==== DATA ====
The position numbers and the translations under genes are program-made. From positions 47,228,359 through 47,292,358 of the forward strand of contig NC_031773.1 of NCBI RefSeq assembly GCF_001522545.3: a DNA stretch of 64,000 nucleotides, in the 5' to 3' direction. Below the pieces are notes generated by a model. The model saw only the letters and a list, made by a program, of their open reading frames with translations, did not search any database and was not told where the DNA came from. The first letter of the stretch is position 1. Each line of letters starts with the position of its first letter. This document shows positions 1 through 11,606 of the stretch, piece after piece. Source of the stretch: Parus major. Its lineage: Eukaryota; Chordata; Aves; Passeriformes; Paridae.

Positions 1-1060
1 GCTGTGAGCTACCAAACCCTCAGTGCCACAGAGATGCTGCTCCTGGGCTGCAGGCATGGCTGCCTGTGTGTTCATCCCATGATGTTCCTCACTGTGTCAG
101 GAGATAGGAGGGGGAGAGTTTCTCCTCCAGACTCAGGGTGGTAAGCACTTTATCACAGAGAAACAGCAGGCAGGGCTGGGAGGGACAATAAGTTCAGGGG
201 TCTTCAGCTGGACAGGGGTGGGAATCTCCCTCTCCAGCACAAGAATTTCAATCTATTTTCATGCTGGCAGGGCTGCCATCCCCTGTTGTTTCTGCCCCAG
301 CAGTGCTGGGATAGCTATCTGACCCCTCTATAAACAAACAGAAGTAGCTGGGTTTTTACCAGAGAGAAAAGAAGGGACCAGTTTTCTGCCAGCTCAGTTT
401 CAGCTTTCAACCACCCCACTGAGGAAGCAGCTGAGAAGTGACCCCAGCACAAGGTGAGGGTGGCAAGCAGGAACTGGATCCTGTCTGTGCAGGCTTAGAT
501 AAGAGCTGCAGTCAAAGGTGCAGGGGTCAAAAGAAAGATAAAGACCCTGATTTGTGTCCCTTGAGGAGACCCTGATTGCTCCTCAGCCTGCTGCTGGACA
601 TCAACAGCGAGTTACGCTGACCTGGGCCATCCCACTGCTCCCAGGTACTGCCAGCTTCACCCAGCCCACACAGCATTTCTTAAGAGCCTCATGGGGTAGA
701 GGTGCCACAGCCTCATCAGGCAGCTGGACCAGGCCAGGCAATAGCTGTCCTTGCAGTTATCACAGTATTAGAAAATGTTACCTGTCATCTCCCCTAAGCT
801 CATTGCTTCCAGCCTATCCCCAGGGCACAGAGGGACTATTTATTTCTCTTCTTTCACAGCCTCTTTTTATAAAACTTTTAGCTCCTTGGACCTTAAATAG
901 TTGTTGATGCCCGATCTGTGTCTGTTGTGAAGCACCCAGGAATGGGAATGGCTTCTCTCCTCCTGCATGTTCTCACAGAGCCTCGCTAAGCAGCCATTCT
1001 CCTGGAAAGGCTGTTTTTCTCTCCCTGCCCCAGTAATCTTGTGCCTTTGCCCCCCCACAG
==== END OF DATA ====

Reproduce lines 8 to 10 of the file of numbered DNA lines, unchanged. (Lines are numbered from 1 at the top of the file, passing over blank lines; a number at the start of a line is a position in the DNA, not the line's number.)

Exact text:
501 AAGAGCTGCAGTCAAAGGTGCAGGGGTCAAAAGAAAGATAAAGACCCTGATTTGTGTCCCTTGAGGAGACCCTGATTGCTCCTCAGCCTGCTGCTGGACA
601 TCAACAGCGAGTTACGCTGACCTGGGCCATCCCACTGCTCCCAGGTACTGCCAGCTTCACCCAGCCCACACAGCATTTCTTAAGAGCCTCATGGGGTAGA
701 GGTGCCACAGCCTCATCAGGCAGCTGGACCAGGCCAGGCAATAGCTGTCCTTGCAGTTATCACAGTATTAGAAAATGTTACCTGTCATCTCCCCTAAGCT